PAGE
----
Earth Day Series- Part 4 Food & Agriculture

Feb 27, 2021

By: Malavika Venugopal in collaboration with The CommUnity Post

In this article, I summarize the key takeaways from the fourth day of the webinar held by ‘We Don’t Have Time’, from Stockholm and Washington [1]. Day 4 focused on food, agriculture, and some innovative companies operating in this sector. This topic seemed to be one of the most controversial topics, with very varied opinions from scientists and industrialists.

Topic 4: Food and Agriculture

Can you imagine a planet where nothing grows? Seems to be a situation pictured by Christopher Nolan in the movie Interstellar, where everyone around the world is forced to produce food crops, as that becomes the most important industry in the world. We have to feed the world; hence we must talk about food and agriculture. Agriculture is hugely affected by climate change and is also a major sector contributing to greenhouse gas emissions. While taking into consideration the pre and post-production activities, agriculture contributes close to 32% of the greenhouse gas emissions. 

Globalization has caused major land degradation due to expanding cities. Employing land-based mitigative actions now instead of later will be much more beneficial in the long run. The more we delay this action, the less our chances of actually having an impact. Enhancing land anywhere, improves the quality of life, everywhere. We need to grow more food and grow this food sustainably. 

Ibrahim Thiaw from United Nations Convention to Combat Desertification (UNCCD) suggests 4 pathways for a meaningful contract with nature:

  1. Treating land as a limiting factor. The landmass on planet earth is limited, forests and greenery are the main culprits for expansion. Only 10% of natural land will be left by 2050 if we increase cities at the current rate. 

  2. Improve how land is used. The governments need to fund farmers and industries using sustainable methods and penalize large-scale usage of fertilizers and pesticides. 

  3. Sustainable land management, to ensure what we take from the land, is given back to the land at some point. 

  4. Achieve land degradation neutrality, whereby the amount and quality of land resources, necessary to support ecosystem functions and services, and enhance food security, remains stable or increases within specified temporal and spatial scales and ecosystems.

The topic of food brings us to the topic of the transport of these foods. Europe gets most of its food from Brazil. Hence, Europe has exported its food carbon print to one of the most ecologically diverse countries on the planet. An interesting point to note is the fact that we must produce as much food in the next decade, as we produced in all of the last 10,000 years. Between now and 2050, it will become harder and harder to feed the growing population. Therefore, the next 30 years are the most crucial for the food and agriculture sector, and if we can achieve feeding everyone without cutting down our forests or degrading our land, we can consider ourselves successful.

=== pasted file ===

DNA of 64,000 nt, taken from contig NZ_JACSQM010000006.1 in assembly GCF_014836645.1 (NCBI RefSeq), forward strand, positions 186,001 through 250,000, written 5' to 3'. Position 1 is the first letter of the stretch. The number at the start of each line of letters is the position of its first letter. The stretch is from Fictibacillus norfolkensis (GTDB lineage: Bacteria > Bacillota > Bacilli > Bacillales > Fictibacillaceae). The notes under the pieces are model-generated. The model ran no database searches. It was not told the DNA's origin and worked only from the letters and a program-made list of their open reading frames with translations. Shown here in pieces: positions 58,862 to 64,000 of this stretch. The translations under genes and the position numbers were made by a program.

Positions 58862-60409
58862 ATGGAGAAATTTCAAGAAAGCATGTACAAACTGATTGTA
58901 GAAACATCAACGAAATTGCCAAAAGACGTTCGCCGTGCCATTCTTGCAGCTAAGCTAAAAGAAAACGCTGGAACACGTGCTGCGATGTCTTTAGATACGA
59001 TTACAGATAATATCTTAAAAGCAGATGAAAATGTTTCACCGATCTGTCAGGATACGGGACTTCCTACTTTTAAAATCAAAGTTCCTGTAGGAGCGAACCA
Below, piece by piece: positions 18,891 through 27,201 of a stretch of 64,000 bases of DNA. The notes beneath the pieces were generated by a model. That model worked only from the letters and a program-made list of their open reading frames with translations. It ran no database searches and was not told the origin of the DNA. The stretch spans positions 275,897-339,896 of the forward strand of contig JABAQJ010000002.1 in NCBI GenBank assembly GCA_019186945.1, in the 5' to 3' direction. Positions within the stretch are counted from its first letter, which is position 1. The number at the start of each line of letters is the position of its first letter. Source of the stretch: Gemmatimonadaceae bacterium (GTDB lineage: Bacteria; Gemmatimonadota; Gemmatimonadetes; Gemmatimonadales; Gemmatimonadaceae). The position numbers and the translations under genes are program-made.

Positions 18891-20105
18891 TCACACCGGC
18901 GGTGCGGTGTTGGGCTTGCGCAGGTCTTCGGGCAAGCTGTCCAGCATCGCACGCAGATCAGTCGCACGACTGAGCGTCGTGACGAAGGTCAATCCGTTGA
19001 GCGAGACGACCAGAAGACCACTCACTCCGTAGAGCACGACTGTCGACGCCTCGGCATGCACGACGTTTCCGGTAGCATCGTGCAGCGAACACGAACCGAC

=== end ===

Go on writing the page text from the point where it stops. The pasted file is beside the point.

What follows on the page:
This brings the topic of using pesticides and fertilizers while at the same time ensure farming is done organically. However, organic doesn’t mean ancient because if we used the same technology and processes for agriculture as we used 20 years ago, we won’t be able to meet the needs of the entire world. We need to move towards pesticides and fertilizers that are not harmful to human beings and nature. While seeping into our water systems, it should not affect the natural flora and fauna. This is what sustainable farming means, not completely eradicating pesticides and fertilizers. In a similar way, we have to bring about the practice of putting nutrients back into the soil. This ensures we continue to produce enough, without damaging our land. 

The webinar further went on to discuss veganism and vegetarianism. It can be accepted that meat is still important for the majority of the population. There can be cultural, health, or economical reasons. More than 36% of the world’s crop calories today are used for feeding animals that are farmed for slaughter and consumption rather than going to humans directly [3]. If the global meat demand can go down, the agricultural products can be redirected into feeding people, in a way reducing world hunger as well. 

It was very interesting to note the contrasting difference of opinion from the European and American speakers on the topic. While the European scientists and speakers aided in reducing consumption of red meat and incorporating more vegetarian foods in your day-to-day diet, the American speakers were more focused on increasing the yield. This means artificial hormonal insemination makes an animal produce more than it naturally produces. At no time during the topic of discussion was the concept of morality brought up, in the case of animal farming. It is this concept of considering humans more superior than nature, that has brought us to the current level of climate warming. 

We need a cultural, scientific, and moral shift to live in harmony with nature. The point to note here is; the earth is not going anywhere. What needs to be saved is humanity. If we don’t learn to live in harmony with nature, we will be in grave danger.

Bibliography:

[1] 

We Don't Have Time, [Online]. Available: https://www.wedonthavetime.org/.

[2] 

Project Drawdown, [Online]. Available: https://drawdown.org/sectors/health-and-education.

[3] “Redefining agricultural yields: from tonnes to people nourished per hectare”,  Emily S Cassidy et al 2013 Environ. Res. Lett. 8 034015.

 

Have you also read the previous articles in these series?

 

 


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